S is for…

Here is my servant whom I uphold,
my chosen one with whom I am pleased…

From Isaiah 42:1

S is for Service. When I was a little girl, I was usually the first to raise my hand when a teacher asked for assistance. At home, though I disliked my own chores, I happily volunteered when my mom requested help with a non-mandatory task. I jumped at the opportunity to do something for her especially after my dad passed away. Young as I was, I quickly discovered that, of all of the joy I’d experienced, the best of it was the result of being of service to someone.

Our lives are filled with opportunities to serve. I’ve been a spouse, parent, teacher, colleague, daughter to an elderly mom and sister to dying siblings, an ear for a troubled soul and an all-purpose volunteer. I’ve rescued a wayward can of soup that rolled out of a fellow shopper’s bag and a twenty-dollar bill that fell out of another’s wallet. I’ve even extinguished the burning hair of a wedding guest who stood a bit too close to a lighted candle. Your list of everyday and life-time service would fill a space much larger than this. Whenever we respond to those God has given us to love, we serve.

The joy that resulted from my helpful efforts as a child has remained with me. Though it’s nice to be thanked on occasion, the joy comes either way. Perhaps this is God’s way of assuring us that God is indeed pleased with us and all that we do!

Thank you, Good and Gracious God, for giving us loving and caring hearts like your own.

©2018 Mary Penich – All Rights Reserved

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L is for…

His father caught sight if him and was deeply moved.
He ran out to meet his son, threw his arms around his neck and kissed him.

From Luke 15:30

L is for Love. This is a tough one. I don’t have a bit of trouble loving God. Though I admit to having had words with our patient Lord, this is simply the result of my certainty of God’s love for me. God invited me into a relationship. When I accepted, I committed myself to being completely honest in our interactions. After all, if I choose not to share my true feelings, God knows them nonetheless.

Early on, a wise teacher shared that there is something lovable about every one of us and that it is up to us to discover what this is. This observation has helped me a great deal over the years. Though I don’t have a flawless track record, I can honestly say that I don’t hate anyone. Still, though I love my neighbor in theory, putting that love into practice sometimes poses a challenge. The good news is that I try and that joy is the result of these efforts.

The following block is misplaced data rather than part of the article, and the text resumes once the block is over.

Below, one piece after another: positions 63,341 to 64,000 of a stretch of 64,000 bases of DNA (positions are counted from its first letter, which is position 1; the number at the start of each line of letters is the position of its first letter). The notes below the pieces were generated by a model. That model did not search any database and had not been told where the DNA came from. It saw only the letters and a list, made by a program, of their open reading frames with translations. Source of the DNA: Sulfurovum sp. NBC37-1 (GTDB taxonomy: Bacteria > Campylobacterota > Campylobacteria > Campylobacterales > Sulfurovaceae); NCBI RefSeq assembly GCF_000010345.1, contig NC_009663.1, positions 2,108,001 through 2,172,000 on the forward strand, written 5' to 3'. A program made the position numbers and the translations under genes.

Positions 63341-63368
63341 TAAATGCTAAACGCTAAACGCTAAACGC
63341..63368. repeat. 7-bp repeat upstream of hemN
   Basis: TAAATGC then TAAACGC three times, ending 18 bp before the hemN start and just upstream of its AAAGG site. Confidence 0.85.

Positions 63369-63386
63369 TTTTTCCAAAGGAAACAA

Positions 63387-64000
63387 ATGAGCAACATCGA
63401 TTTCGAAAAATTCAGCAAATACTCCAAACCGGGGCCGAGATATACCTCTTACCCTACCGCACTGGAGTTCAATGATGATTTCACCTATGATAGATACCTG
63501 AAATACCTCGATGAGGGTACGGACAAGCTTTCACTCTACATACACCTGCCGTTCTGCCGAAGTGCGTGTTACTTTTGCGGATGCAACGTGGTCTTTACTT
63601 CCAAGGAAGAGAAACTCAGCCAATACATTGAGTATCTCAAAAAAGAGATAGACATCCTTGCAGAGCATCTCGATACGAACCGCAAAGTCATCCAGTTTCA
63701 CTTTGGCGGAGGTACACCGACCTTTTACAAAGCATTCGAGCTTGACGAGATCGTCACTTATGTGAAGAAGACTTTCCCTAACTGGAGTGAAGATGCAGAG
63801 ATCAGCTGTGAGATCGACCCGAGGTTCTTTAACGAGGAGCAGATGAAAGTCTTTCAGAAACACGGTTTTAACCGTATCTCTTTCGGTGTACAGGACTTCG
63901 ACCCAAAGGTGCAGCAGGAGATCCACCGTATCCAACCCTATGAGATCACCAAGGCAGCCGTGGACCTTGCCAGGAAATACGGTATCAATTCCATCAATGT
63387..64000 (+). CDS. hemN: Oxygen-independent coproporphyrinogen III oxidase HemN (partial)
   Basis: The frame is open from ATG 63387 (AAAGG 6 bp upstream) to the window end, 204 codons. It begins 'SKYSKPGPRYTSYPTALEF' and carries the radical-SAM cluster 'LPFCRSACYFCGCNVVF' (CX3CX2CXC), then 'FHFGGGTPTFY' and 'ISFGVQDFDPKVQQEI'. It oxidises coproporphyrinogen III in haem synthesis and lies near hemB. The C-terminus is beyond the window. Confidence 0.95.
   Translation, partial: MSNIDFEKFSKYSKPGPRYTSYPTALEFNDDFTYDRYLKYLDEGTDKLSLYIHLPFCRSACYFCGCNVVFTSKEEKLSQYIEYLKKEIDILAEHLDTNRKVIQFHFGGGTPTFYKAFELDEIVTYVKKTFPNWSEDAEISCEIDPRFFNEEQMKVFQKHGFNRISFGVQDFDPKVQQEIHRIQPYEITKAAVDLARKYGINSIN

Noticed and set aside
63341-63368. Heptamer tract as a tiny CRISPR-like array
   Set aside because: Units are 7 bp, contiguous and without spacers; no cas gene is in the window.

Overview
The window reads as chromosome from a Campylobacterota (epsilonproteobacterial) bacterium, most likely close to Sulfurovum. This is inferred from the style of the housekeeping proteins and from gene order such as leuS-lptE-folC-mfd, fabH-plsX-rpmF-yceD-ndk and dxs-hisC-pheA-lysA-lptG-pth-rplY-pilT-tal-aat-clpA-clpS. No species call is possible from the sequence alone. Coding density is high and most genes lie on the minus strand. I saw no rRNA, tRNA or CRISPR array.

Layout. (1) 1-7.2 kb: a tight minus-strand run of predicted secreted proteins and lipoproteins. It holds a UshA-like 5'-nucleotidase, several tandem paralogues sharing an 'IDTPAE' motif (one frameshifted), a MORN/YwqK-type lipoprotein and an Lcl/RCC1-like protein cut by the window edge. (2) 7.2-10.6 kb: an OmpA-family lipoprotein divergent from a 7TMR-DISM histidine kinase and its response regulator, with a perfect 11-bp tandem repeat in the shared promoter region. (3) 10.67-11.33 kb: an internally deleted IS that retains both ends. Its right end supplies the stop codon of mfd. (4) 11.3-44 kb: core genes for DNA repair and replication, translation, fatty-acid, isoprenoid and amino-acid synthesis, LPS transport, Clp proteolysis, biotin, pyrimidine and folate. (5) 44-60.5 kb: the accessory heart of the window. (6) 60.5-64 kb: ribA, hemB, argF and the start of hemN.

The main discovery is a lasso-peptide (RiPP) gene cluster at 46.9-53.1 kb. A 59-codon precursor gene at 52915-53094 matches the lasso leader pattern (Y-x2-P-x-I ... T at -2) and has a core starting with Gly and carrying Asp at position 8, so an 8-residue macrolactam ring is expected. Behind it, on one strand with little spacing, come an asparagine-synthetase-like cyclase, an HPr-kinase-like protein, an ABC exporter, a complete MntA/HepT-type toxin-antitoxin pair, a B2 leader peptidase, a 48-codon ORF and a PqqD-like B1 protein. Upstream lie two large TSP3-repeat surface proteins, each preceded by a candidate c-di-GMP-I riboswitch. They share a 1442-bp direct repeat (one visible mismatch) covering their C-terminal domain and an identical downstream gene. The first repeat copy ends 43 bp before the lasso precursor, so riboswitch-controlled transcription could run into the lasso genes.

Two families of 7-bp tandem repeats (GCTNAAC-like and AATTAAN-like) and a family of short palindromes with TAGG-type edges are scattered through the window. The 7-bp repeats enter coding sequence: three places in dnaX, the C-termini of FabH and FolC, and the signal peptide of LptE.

The toughest part is loving my neighbor as I love myself. Sometimes, I’m judgmental toward myself. If I fail to love myself enough to allow myself to err on occasion, how can I love my neighbors enough to allow them the same luxury? The passage above from Luke is taken from the Parable of the Prodigal Son. It’s an invitation to stop judging one another and to stop judging ourselves. Like that son, we must allow ourselves to be forgiven and to move on.

As you see, love is a tricky endeavor. Still, it’s the best work we can do and the greatest source of joy available to us.

Loving God, thank you for creating us in your image, especially when it comes to our ability love.

©2018 Mary Penich – All Rights Reserved

Love As Jesus Did

“If I do not perform God’s works, do not believe me;
but if I perform them, even if you do not believe me, believe the works.”

John 10:37-38

Throughout my life, I’ve been told often that I’m naive. Still, I continue to trust in the goodness of my fellow humans. I’m not foolish enough to believe that there are no evildoers among us. Still, I do believe that in the right circumstances most of us would choose to do the right thing. So, I persist in trusting those I meet until they give me reason not to do so.

Jesus wasn’t naive at all. He knew that those who questioned his motives were blinded by hatred. Jesus’ threat to the status quo and to the power of his enemies was more than they could tolerate. Though Jesus’ works helped the neediest and most marginalized of his contemporaries, these kindnesses fueled the anger of the temple leaders. If acceptance and mercy soothed the people too much, their fear of the consequences of their alleged sins might dwindle. The scribes and Pharisees power over them might also dwindle. In the face of all of this, Jesus delivered God’s message of love, forgiveness, inclusion and mercy. In the mean time, Jesus’ enemies worked diligently to find a way to dispose of him. Jesus persisted anyway because every person he ecounterd absolutely worth the trouble.